How can we offer care to help those who have committed abuse?
After nearly 25 years working as a sexual and domestic violence prevention and intervention advocate, one question eats away at me, day and night.
How do we use the lessons of trauma-informed care to help the people who commit those violent acts –often men who themselves were physically, sexually, and/or emotionally abused or neglected–stop, be accountable, and live safe, satisfying lives?
The National Center for Trauma-Informed Care (NCTIC) tells us that: “Trauma impacts one’s spirituality and relationships with self, others, communities and environment, often resulting in recurring feelings of shame, guilt, rage, isolation, and disconnection.” And importantly, NCTIC insists, “healing is possible.”
That description of trauma’s impacts certainly matches many of the people I’ve met in my various roles – including people who’ve committed murder and arson and rape and violent physical assaults. More than a few of them directed threats of violence toward me and my family.
I’ve known fear in my life. I’ll admit there were times when I even considered the appeal of revenge.
But of all the lessons I’ve learned in that time, the most important is this: Instilling fear, shame or trauma in others to protect ourselves from those same feelings is a losing proposition for everyone involved.
I recently heard a description of a participant in a Batterer’s Intervention Program.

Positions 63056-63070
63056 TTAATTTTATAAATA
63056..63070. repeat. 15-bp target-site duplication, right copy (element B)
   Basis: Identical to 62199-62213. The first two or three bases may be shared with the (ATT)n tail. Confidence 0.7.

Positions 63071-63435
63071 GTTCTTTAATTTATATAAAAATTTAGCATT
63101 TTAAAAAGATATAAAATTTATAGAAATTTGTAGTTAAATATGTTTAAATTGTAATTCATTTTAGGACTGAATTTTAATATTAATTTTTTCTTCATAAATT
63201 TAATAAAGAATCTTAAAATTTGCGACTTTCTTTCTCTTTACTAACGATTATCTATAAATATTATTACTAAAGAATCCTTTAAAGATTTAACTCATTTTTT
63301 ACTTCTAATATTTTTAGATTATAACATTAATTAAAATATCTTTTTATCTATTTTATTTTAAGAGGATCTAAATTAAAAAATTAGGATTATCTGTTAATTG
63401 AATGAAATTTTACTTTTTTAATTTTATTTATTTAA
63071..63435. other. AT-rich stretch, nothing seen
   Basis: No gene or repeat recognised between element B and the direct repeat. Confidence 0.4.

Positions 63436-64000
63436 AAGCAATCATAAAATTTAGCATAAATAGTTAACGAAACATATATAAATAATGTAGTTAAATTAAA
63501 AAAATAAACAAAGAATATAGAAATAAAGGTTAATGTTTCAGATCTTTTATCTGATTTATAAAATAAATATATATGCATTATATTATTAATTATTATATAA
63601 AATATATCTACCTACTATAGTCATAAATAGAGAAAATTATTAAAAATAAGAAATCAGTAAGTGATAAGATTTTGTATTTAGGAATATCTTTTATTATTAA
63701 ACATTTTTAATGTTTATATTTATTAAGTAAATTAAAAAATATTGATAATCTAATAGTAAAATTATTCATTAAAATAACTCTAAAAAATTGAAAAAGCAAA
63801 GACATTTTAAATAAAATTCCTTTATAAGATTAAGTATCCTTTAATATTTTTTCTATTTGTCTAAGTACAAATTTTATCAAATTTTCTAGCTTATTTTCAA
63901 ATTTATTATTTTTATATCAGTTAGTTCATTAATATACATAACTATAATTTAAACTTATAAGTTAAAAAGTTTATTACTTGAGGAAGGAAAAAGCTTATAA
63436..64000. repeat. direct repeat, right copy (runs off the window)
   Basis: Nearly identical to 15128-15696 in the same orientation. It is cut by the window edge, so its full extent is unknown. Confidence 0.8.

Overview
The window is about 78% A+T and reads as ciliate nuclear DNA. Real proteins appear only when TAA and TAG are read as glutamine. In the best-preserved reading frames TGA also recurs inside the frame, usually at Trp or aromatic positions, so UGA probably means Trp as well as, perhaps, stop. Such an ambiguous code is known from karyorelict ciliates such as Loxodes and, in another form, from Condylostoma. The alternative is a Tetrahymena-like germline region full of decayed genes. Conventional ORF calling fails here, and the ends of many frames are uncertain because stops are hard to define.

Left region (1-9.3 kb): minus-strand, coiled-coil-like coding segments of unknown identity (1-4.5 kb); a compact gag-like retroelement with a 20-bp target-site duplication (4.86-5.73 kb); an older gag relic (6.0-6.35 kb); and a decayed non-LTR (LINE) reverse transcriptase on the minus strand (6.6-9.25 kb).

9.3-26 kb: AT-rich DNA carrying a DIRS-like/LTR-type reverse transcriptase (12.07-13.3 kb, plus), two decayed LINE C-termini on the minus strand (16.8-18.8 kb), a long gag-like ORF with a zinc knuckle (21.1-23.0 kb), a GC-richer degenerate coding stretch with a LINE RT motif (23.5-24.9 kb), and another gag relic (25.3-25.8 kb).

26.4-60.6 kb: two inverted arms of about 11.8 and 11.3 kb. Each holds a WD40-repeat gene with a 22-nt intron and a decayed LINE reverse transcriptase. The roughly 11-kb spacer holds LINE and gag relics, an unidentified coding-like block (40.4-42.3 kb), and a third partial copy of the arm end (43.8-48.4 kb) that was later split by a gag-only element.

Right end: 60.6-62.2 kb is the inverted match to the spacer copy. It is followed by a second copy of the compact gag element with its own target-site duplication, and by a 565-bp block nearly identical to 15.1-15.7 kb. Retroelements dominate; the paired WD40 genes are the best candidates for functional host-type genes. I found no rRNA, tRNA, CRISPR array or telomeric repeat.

I wasn’t given his name. I’ll call him “Don.”
Don told his fellow group members about having spent his childhood, living in constant fear, again and again experiencing his father’s physical violence, angry outbursts, name-calling, and shaming behaviors against his mother, himself and his siblings. He recalled that at the age of 12, finding the endless fear unbearable, he decided that there was just one way out. He remembers consciously adopting what he said was his father’s strategy for safety – “Do unto others before they do unto you.”
Now, many years later, Don was sitting in a court-mandated program. By using that strategy, he’d inflicted the same fear in those he loved that he’d been so desperate to escape when he was 12.
So, I ask you, which “Don” do we address when we’re trying to bring him back into the fold as a safe, loving member of our community? Is it the terrified 12-year-old or the violent, vindictive adult who seems to have perfected his father’s survival plan? Most interventions, especially those working with men, opt for just confronting the adult who offended. But why can’t we address both?
NCTIC tells us that trauma-informed services are based on an understanding of the potential vulnerabilities or triggers of trauma survivors that traditional programs often set off in those receiving services. The goal is to make programs more supportive in ways that avoid re-traumatizing the clients.
Many fear that recognition of a man’s history of trauma will somehow be used to excuse his violent behavior. Experiencing trauma can never excuse committing violence or hurting another.But acknowledging a man’s trauma does offer an explanation other than the shame of moral failure for harmful acts, and leaves open the door for change.
Again and again in my work with men, I’ve found that validating and respecting that 12-year-old’s fear is often the fastest route to uncovering the violent adult’s willingness to be accountable for the harm he has caused and his empathy toward others.
And I have no doubt that adding more trauma, more physical pain or shame as punishment for those acts is unlikely to ever convince the traumatized men of the world that Don’s father’s “strike-first” survival strategy was mistaken.
This article originally appeared on 1in6
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